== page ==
Examiner's next page. Citing a

shocking new book, the tabloid

reports that "The world as we

know it will come to an end May

5, when a rare alignment of the

sun and planets sends Earth into

a doomsday wobble that breaks

loose the polar ice caps..."



Obliviously, the web burbles

with excitement over the newest

web phenom, known only as the

"Hi Girls, Anyone Want to Chat"

guy. On a simple 150-word

GeoCities web page, the

enigmatic would-be Lothario

identifies himself as "a lonely

Asian male who would like to

have a girl friend," displaying

a single personal photo —

and one of a Mercedes. Decked

out in a polka-dot scarf, bad

Beatle haircut, and real tacky

gold necklaces — "not the

cheap ones you see many

Americans wearing" — the

aspiring chatter discoursed

briefly on his career. ("When I

was in my Indonesia, I was a

gigolo!") That's pretty much the

whole text of the page, except

for a helpful definition of the

word gigolo. Suck tried to

interview this rising web star,

but unsurprisingly, the phone

number listed on the page has

long since gone dead and

GeoCities' mail server warns us

that his inbox is, of course,

"temporarily over quota." So as

a public service, we're

declaring this meme officially

over. (Move along, folks,

nothing to see...) Within two

weeks of the page's April 1

discovery, its URL had already

appeared in over 161 Usenet

posts, sporting jaunty subject

lines like "Form an orderly

line, Ladies," and "Is this how

to get a chick" — these

witticisms being penned by

Usenetters apparently unaware

that many Western cultures

consider the first of April an

auspicious date for harmless

cozenage. Accompanied by garden

variety sarcasm urging

recipients to "pass this on to

any single ladies you know," the

page's boosters quickly dubbed

him "the new Mahir" in honor of

the Turkish accordion player

whose equally laughable web page

led to unprecedented fame. Not

to be outdone, Mahir Cagri has

now demonstrated why he's still

the web's alpha male by

installing an animated pop-up ad

on his original page that warns

"I want to kiss you again,"

promising a new page is coming

soon — and displaying an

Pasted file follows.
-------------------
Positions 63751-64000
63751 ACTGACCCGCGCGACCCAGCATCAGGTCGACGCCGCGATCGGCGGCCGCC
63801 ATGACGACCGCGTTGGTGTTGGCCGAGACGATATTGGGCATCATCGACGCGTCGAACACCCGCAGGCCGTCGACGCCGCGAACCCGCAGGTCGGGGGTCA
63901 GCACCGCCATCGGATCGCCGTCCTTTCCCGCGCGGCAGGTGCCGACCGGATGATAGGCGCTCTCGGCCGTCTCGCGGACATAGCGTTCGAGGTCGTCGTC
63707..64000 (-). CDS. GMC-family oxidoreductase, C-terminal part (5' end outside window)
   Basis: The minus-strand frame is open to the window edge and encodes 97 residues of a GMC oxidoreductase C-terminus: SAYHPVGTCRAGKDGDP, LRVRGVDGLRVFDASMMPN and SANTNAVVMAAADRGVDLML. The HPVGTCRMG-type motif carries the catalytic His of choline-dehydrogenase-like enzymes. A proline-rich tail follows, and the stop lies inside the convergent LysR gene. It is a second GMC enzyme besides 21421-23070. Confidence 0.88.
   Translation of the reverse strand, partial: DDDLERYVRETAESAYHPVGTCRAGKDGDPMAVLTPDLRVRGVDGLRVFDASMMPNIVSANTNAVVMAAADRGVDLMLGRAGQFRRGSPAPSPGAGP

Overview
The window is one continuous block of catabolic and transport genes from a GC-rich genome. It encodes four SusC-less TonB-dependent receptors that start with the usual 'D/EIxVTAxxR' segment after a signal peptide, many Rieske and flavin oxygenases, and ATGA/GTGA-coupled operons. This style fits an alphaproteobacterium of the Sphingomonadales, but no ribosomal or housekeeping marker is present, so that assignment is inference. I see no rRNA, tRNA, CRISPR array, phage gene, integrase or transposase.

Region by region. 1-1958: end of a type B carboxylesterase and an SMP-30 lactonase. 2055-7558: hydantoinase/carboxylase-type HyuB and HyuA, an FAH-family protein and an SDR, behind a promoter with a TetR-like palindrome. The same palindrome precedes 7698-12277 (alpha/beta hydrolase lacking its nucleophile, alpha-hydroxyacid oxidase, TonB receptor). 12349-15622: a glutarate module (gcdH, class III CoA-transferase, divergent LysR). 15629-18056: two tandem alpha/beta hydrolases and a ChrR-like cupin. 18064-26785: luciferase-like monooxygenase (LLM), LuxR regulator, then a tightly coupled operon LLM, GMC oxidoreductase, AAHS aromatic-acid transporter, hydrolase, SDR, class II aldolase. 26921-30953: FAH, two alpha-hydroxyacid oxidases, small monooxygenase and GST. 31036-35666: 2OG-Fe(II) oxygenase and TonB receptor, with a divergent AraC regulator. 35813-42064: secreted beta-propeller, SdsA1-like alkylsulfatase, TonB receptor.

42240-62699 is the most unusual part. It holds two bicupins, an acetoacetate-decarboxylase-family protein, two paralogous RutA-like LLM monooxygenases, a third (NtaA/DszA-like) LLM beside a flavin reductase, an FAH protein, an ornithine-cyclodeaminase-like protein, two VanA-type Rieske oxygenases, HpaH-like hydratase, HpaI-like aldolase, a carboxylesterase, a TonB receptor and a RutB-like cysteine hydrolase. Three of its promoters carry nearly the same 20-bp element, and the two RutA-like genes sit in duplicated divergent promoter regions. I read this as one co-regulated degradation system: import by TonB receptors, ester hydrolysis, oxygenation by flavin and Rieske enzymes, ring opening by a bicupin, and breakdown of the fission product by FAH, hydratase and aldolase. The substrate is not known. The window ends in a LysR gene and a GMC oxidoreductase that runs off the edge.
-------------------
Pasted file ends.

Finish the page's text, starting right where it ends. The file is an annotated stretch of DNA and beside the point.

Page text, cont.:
even doofier picture.



It's a rare event when history

makes interesting news, and so

the New York Times'

resurrection of the 1953 coup in

Iran comes highly recommended.

The outlines of the plot —

in which US and UK spooks, along

with a Roosevelt and the father

of friendly fire aficionado

Norman Schwarzkopf, did the

dirty against a legitimate

government in order to beef up

the homicidal Shah — have

been known almost since the time

of the coup. In fact, one of the

story's most entertaining

passages concerns how the

1953-era Times repeated accurate

Soviet reports of the Yankee

plot without bothering to follow

them up — the Grey Lady's

version of damning the truth

with faint reporting. But the

new story arrives documented by

a "secret history" written by

Donald Wilber, one of those

Gentleman Spies who dashingly

spent half a century spreading

American-made misery to even the

most remote corners of the

earth. (One funny image has

Wilber decked out in the classic

Sand Wigger regalia —

kaffiyeh and robe — that

these T.E. Lawrence-style heroes

used to wear to show they were

down with the people whose lives

they were destroying). Among the

history's best scoops: Wilber's

knowing reference to "the

recognized incapacity of

Iranians to plan or act in a

thoroughly logical manner."

Edward Said has suggested that

Americans have absolved

themselves of the responsibility

of taking middle eastern

cultures seriously by defining

the cultures themselves as

mental illnesses. For anybody

old enough to remember how those

crazy Iranians had it in for us

in the eighties for no apparent

reason, the Wilber history may

prove enlightening. And since

we're always being accused of

not liking anything, there's a

recommendation for you: Go read

the story, and then exercise

your constitutional right to

burn the flag.

courtesy of theSucksters